Fitness Tips: Purchasing Exercise Equipment

April 6, 2011 By: afeldman 4 Comments

When it comes to buying products in the fitness marketplace, there are many choices.  It can be overwhelming!  There are new fitness gadgets on the shelves every month.  A lot of these items can be seen on infomercials or you’ll hear about these latest “fitness trends” when you’re at the gym.  The question is: How can you tell if a product is reliable or if it is just a fad?  I’ve come up with a little acronym that I would like to share; “N.O.F.I.T.”  Each letter asks a question related to the product to see if it’s a good fit for your fitness routine.  Next time you see something in the stores or in commercials, ask yourself these questions to decide its value.

N: Is it a Necessity?

The first question to ask is: Do you actually need this product?  When you get into shopping mode almost any purchase can be rationalized, but think about your fitness.  Will everything improve at a faster rate if you use this product?  Will all of your progress stop if you do not make this purchase?  You may believe that you need this new workout DVD series until you truly stop to think about whether it really will fix all of your problems.  The ultimate question is this: Will the product move you any closer to your fitness goals compared with what you’re able to do without it?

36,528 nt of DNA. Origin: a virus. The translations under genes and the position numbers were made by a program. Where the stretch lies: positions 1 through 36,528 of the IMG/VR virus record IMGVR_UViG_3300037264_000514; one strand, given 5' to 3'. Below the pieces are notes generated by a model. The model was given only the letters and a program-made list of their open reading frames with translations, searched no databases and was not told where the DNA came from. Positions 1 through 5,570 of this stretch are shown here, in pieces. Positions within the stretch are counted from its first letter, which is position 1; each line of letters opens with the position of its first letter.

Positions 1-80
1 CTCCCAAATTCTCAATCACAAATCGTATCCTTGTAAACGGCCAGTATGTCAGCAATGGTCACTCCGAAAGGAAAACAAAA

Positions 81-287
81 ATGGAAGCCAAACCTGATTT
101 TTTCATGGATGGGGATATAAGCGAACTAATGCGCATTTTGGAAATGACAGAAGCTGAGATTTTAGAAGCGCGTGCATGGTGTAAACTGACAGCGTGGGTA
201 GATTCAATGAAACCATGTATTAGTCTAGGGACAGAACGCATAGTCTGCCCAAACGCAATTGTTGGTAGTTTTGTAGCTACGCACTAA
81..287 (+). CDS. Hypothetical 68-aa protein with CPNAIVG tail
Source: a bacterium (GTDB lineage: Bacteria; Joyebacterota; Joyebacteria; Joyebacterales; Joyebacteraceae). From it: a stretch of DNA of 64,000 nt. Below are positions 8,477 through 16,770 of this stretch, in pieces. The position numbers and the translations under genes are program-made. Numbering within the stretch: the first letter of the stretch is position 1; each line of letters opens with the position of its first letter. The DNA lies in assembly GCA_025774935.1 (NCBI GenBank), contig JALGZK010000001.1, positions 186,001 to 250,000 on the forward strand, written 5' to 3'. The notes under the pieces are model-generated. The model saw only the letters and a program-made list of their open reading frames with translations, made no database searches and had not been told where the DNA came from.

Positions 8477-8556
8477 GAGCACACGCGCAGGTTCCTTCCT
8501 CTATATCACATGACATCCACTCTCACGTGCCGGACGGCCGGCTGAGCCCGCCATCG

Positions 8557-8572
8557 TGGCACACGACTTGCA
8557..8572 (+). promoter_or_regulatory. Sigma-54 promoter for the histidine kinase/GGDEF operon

O: Is it a One Hit Wonder?

Thigh Master

Some pieces of equipment can be considered a "one hit wonder" and will not always stay on the fitness market.